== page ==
PasswordBox validation

Feb 17, 2011 at 7:26 PM
Edited Feb 17, 2011 at 7:28 PM

The Password property of the PasswordBox element is not a DependencyObject so cannot be bound (there is no Text property).  Capturing the password as the user types is possible by attaching a message to the PasswordChanged event, passing the source and grabbing it in the view model.  However the lack of binding means there no opportunity to set ValidatesOnDataErrors=True so the IDataErrorInfo methods are never call meaning any error template is never activated.  Anyone know how to resolve this? That is, is there another way to have an element invoke a call to the view model for the IDataErrorInfo indexer?

One legitimate question might be why would you want to validate a password.  Two reasons:  1) To let the user know the password is required; 2) to let the user know if the password and password confirmation are the same.

Feb 18, 2011 at 10:05 AM

Hi, I hit this problem.  I used <- that article to get round it.

I used the Filters recipie and the Preview/Depdendency filters to enable the Login Button.

I'm sure this can be adapted.

Feb 18, 2011 at 10:27 AM

Thanks for the thought. 

As I tried to describe in the post I don't have a problem accessing the password - setting a Message.Attach on the PasswordBox to respond to the PasswordChange event provides a method to access the the password from the view model and much more simply than using an attached property.  So I'm able to enable/disable a button.  However I can't explain to the user *why* the button is enabled/disabled.  Because there's no actual binding taking place (the source Password property is not a dependency property) the Validation.HasErrors of the view model's IDataErrorInfo is never called.

The same problem exists with the approach in the article you reference as it too is not really binding the underlying Password property (I originally tried the functionalfun example on which the article is based).

So the core problem remains: how can the error template be activated in response to some other event or method action?

Feb 18, 2011 at 1:46 PM

In your guard method, if it evaluates to false, you could set some boolean property on your view model indicating that there was an error. In the view, you could bind an element's visibility to this boolean in order to alert the user. It's a bit specific, but it should work just fine.

Feb 18, 2011 at 2:35 PM

Yes, I could but that would not be consistent with the way validation errors are reported for every other control in the application and I'd like to find a solution. I know this is nothing to do with Caliburn but someone here might have a bright idea! Or maybe a TextBox implementation that allows a PasswordChar to be set.

Feb 18, 2011 at 2:51 PM

In response to this and you other question: You could create a custom attached porperty, which could use a binding expression to your VM's password property. Under the covers it could update the actual Password control on the fly. You could probably wire something up so that it setts the validation related attached properties as apprpriate. I have *not* done this, but I think it would work. You just might have to experiement a bit.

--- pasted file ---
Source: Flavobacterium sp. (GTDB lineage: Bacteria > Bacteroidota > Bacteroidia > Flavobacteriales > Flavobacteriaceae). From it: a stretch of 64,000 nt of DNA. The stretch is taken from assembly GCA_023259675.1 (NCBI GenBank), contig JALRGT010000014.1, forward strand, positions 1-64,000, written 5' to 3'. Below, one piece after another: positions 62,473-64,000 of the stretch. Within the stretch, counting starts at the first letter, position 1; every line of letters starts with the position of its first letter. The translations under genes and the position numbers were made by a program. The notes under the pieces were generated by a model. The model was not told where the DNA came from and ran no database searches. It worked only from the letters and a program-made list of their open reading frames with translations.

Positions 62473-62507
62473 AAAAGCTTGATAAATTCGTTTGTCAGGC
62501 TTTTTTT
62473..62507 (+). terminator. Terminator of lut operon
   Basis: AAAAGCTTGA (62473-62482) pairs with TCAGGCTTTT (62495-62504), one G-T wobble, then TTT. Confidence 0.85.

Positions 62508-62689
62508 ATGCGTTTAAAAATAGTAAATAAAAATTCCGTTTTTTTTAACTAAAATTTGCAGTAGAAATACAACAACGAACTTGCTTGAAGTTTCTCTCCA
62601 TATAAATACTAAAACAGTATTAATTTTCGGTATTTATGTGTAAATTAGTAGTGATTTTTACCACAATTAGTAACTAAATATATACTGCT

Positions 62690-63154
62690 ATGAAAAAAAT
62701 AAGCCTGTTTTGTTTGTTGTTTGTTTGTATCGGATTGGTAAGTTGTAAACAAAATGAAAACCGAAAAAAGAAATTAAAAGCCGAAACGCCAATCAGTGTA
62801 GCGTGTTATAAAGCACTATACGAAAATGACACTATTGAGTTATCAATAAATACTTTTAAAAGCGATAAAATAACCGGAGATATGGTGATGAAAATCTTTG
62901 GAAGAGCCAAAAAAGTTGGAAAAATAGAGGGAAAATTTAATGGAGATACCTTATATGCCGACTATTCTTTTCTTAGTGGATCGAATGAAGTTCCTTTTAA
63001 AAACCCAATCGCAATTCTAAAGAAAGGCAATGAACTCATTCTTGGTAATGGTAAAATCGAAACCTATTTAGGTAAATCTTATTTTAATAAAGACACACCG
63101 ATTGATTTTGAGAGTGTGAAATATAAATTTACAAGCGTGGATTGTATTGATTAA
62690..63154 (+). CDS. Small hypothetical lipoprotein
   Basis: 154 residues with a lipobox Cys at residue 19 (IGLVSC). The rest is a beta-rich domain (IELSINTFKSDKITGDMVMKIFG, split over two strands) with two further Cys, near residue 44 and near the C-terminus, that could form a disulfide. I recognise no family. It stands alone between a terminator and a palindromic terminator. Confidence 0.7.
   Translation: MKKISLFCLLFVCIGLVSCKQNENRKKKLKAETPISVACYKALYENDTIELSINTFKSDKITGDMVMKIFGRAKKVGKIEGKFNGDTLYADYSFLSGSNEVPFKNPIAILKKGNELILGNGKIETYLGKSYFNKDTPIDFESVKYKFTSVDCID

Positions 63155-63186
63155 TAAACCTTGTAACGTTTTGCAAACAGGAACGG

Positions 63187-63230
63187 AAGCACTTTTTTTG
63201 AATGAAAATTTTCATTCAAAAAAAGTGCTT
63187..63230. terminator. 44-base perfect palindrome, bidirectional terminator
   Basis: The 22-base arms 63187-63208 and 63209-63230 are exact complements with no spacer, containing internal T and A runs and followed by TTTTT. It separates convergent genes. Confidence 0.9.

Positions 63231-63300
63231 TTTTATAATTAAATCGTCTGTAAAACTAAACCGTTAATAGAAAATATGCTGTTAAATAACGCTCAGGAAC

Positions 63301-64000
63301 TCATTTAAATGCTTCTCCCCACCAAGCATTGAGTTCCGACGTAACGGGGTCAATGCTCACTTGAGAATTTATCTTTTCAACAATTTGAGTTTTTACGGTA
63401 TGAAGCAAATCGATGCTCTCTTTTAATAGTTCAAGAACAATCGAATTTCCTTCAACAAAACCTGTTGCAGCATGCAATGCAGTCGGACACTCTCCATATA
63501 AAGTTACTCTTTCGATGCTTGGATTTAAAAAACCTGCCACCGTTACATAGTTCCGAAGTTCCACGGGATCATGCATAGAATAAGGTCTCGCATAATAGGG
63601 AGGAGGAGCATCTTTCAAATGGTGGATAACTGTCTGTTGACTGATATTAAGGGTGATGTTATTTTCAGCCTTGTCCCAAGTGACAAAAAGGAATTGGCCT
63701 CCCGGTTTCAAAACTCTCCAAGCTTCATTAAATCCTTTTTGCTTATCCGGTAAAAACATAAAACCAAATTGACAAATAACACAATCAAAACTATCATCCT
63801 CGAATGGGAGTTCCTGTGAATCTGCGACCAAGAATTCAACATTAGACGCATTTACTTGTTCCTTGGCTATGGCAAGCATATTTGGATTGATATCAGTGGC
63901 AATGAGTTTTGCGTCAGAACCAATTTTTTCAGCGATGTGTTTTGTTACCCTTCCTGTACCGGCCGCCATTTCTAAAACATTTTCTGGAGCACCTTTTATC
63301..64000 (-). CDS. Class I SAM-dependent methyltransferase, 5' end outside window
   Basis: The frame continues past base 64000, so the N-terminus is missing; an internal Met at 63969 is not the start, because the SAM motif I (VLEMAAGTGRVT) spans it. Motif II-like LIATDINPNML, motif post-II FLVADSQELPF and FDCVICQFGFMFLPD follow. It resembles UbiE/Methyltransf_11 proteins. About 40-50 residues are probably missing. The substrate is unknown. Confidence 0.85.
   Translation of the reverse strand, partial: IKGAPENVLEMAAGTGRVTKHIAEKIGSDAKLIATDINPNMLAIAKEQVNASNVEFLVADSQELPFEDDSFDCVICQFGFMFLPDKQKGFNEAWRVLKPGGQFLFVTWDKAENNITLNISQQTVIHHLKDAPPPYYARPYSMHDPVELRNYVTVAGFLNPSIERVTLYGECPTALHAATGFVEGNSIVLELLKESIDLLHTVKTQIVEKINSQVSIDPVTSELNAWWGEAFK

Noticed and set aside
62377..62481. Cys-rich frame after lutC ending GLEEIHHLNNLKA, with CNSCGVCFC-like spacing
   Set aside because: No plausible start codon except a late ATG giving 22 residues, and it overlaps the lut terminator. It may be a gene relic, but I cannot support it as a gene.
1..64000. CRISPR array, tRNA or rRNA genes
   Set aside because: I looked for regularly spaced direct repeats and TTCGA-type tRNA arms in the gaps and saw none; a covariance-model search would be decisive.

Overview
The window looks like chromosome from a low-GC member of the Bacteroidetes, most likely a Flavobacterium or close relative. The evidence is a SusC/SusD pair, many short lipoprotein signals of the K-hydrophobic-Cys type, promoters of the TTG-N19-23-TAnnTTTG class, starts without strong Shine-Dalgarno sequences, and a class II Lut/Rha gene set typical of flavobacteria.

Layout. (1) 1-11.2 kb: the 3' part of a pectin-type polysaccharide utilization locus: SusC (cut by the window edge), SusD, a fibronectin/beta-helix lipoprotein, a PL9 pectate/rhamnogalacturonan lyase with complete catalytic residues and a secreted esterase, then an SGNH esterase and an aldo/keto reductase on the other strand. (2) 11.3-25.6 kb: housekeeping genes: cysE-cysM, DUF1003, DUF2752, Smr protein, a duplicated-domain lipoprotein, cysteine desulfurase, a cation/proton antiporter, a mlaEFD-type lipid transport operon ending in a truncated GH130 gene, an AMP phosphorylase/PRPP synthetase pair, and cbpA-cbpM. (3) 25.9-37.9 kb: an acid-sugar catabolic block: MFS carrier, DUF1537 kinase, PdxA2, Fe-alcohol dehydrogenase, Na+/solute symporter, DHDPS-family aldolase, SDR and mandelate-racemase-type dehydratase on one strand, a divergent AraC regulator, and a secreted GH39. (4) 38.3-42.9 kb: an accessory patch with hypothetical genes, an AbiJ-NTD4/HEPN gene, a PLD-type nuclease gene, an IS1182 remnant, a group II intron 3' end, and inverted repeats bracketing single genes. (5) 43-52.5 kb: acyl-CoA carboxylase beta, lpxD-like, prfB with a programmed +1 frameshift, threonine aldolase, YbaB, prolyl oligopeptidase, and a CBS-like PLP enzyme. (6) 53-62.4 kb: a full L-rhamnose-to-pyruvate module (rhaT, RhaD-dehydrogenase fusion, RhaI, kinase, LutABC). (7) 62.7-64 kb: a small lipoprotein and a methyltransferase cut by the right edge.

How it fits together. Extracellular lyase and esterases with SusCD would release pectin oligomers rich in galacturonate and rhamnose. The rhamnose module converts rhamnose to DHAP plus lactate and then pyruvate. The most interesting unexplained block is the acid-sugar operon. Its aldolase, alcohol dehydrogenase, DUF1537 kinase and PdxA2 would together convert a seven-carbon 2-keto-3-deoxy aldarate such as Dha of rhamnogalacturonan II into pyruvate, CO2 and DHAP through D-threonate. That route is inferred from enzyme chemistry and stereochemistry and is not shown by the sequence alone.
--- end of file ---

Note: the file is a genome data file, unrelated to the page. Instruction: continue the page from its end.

Feb 18, 2011 at 3:01 PM

<<You could create a custom attached porperty...>>

I've done that using the example shown at the link in post two of this thread.  As I tried to decribe in the request for information about how to use Message.Attach() with attached properties, the problem is that although the attached property binds successfully to another element in the view, it doesn't appear to bind to a view model property.  At least the view model property setter is never executed.  Perhaps because the view model inherits from Screen not Dependency object?

Feb 18, 2011 at 3:14 PM

No...there's something else going on there. Not sure what.

Feb 18, 2011 at 4:33 PM


OK, I've been able to implement the solution the way I want and using nothing more complicated than a only using a Message.Attach.  No screwing around with attached properties.  I'll update the validation recipe to include this example as I'd like others to have opportunity of not enduring this learning cyle.

Feb 18, 2011 at 4:46 PM

I'm interested to see what ou came up with as well :)

Jan 31, 2012 at 5:33 AM

@bseddon or @EisenbergEffect

I'm interested in understanding the solution that bseddon came up with using Message.Attach to retrieve the contents of a PasswordBox.  Can you confirm where the "validation recipe" is located?  I've been searching around and not able to find anything.


Jan 31, 2012 at 10:34 AM

Yes, it's a little awkward.  This apparent obfuscation is necessary because the Password property of WPF PasswordBox control is not a dependency property so cannot be bound to the view model by Caliburn.  

To work around this limitation the Caliburn Message.Attach() feature is used to call the PasswordChanged method on the view model when the change event is fired.  The password control is passed to the PasswordChanged method on the view model using the $source variable.  Because the method is passed a reference to the password control, it is able to read the password directly and assign it to the Password property of the view model.  It also means that one PasswordChanged method can handle multiple passwords by assigning the control's password based on the control instance passed to the method.

Just like a normally bound view model property and control, the act of assigning the password value causes the validation mechanism to be initiated.

Put a break point the PasswordChanged method then change the password and you'll see what's going on.

Jun 3, 2015 at 9:42 PM
Edited Jun 3, 2015 at 9:43 PM
Please - where is the "validation recipe" is located?